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Divers pull bodies from sunken ferry; toll tops 50

The confirmed death toll from South Korea's ferry disaster rose past 50 on Sunday as divers finally found a way inside the sunken vessel, quickly discovering more than a dozen bodies in what almost certainly is just the beginning of a massive and grim recovery effort.

About 250 people are still missing from the ship, which had been packed with high school students on a holiday trip, and anguished families are furious with the pace of rescue efforts. Divers had previously failed to enter the ferry, officials said, because of extremely strong currents and bad visibility due to foul weather.

Beginning late Saturday, when divers broke a window, and continuing into Sunday, multiple teams of divers have found various routes into the ferry, discovering bodies in different spots, coast guard official Koh Myung-seok said at a briefing. Thirteen bodies have been found in the ship, while six other bodies were found floating outside Sunday, bringing the official death toll to 52.

At least 23 of the dead are students, according to coast guard spokesman Kim Jae-in. Divers have yet to find any survivors in the ship.

A 21-year-old South Korean sailor, surnamed Cho, also died from injuries he sustained Wednesday while working on a warship going to help rescue passengers in the ferry, said Cmdr. Yim Myung-soo of the South Korean navy.

The penetration by divers into the ferry follows the arrest of the captain Saturday on suspicion of negligence and abandoning people in need. Two crew members also were taken into custody, including a rookie third mate who a prosecutor said was steering in challenging waters unfamiliar to her when the accident occurred.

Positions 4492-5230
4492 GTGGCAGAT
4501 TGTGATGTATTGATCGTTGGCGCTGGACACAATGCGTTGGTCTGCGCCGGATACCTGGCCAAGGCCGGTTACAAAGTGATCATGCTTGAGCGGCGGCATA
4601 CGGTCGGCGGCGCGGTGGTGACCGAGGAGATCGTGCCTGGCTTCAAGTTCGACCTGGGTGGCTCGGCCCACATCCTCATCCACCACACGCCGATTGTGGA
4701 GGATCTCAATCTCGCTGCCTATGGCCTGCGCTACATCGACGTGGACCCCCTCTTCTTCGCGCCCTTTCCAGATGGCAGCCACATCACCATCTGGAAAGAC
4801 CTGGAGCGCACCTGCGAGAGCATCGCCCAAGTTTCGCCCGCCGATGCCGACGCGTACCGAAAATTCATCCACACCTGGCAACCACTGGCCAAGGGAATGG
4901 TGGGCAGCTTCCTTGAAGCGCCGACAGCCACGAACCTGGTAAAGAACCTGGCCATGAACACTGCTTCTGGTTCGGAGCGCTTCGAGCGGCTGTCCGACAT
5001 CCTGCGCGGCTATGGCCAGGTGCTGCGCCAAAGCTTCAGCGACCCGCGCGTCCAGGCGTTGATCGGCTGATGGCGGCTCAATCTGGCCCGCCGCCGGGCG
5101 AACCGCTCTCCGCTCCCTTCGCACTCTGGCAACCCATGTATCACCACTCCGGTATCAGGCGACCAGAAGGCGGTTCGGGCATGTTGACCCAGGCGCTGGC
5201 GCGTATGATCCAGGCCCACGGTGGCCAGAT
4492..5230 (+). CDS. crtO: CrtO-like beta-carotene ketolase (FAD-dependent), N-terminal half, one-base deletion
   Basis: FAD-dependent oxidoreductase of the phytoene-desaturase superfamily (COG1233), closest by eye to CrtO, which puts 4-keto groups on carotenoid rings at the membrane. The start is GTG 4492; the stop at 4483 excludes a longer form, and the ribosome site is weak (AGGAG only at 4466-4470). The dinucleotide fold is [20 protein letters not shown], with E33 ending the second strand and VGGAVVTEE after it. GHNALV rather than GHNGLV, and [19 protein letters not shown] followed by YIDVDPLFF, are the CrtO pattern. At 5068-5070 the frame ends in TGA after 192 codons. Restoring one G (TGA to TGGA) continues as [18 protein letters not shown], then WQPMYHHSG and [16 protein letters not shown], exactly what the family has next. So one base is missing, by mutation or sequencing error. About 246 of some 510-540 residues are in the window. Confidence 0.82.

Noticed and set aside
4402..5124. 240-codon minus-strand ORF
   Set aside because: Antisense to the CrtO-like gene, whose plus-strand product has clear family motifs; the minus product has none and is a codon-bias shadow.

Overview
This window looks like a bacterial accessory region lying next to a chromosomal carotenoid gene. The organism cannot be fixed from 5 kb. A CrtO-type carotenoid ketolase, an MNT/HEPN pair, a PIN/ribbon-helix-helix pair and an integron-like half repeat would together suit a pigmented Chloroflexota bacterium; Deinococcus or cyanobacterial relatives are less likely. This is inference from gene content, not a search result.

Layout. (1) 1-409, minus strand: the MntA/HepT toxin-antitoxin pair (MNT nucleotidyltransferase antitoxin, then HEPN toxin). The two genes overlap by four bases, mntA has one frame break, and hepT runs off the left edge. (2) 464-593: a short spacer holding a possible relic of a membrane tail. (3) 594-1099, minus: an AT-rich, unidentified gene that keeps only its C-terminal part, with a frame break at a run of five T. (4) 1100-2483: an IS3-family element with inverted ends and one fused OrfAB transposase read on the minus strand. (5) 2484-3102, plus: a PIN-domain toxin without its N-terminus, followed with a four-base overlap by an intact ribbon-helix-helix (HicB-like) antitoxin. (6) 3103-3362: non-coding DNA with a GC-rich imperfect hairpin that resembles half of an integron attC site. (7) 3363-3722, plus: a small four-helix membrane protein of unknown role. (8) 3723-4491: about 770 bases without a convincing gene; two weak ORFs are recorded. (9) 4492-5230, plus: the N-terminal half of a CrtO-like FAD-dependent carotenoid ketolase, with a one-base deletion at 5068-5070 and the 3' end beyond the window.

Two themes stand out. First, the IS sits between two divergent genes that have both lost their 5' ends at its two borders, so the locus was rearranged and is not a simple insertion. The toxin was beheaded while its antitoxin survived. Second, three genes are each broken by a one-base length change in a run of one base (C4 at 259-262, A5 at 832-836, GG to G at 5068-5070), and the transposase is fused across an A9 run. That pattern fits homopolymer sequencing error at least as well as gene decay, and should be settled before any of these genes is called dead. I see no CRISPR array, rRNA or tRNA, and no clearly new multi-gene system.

Meanwhile, on an island near the submerged ferry, about 200 police in neon jackets blocked about 100 relatives of missing passengers who'd been walking on a main road in an effort, they said, to travel to the presidential Blue House in Seoul to voice their complaints to the president.

"The government is the killer," they shouted as they pushed against a police barricade.

"We want an answer from the person in charge about why orders are not going through and nothing is being done," Lee Woon-geun, father of missing passenger Lee Jung-in, 17, said. "They are clearly lying and kicking the responsibility to others."

Prime Minister Chung Hong-won on Sunday visited the gymnasium where relatives of the ferry's missing passengers have been staying, but he met only with a number of representatives of the family members in a side office. The representatives were to brief other relatives about the meeting later.

Relatives are desperate to retrieve bodies before they decompose beyond recognition, Lee said.

"After four or five days the body starts to decay. When it's decayed, if you try to hold a hand it might fall off," he said. "I miss my son. I'm really afraid I might not get to find his body."

The ferry's captain, Lee Joon-seok, 68, was arrested along with one of the Sewol's three helmsmen and the 25-year-old third mate, prosecutors said.

Lee, speaking to reporters Saturday morning as he left the Mokpo Branch of Gwangju District Court to be jailed, defended his much-criticized decision to wait about 30 minutes before ordering an evacuation.

"At the time, the current was very strong, the temperature of the ocean water was cold, and I thought that if people left the ferry without (proper) judgment, if they were not wearing a life jacket, and even if they were, they would drift away and face many other difficulties," Lee said. "The rescue boats had not arrived yet, nor were there any civilian fishing ships or other boats nearby at that time."

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 ASEAN marine surveillance to get US, Japan backing: report 
Relatives of missing passengers aboard the Sewol ferry, which sank in the water off the southern coast, block a car carrying South Korea's Prime Minister Jung Hong-won, unseen, during a protest to demand a meeting with President Park Geun-hye, in Jindo, South Korea, Sunday, April 20.

(AP)

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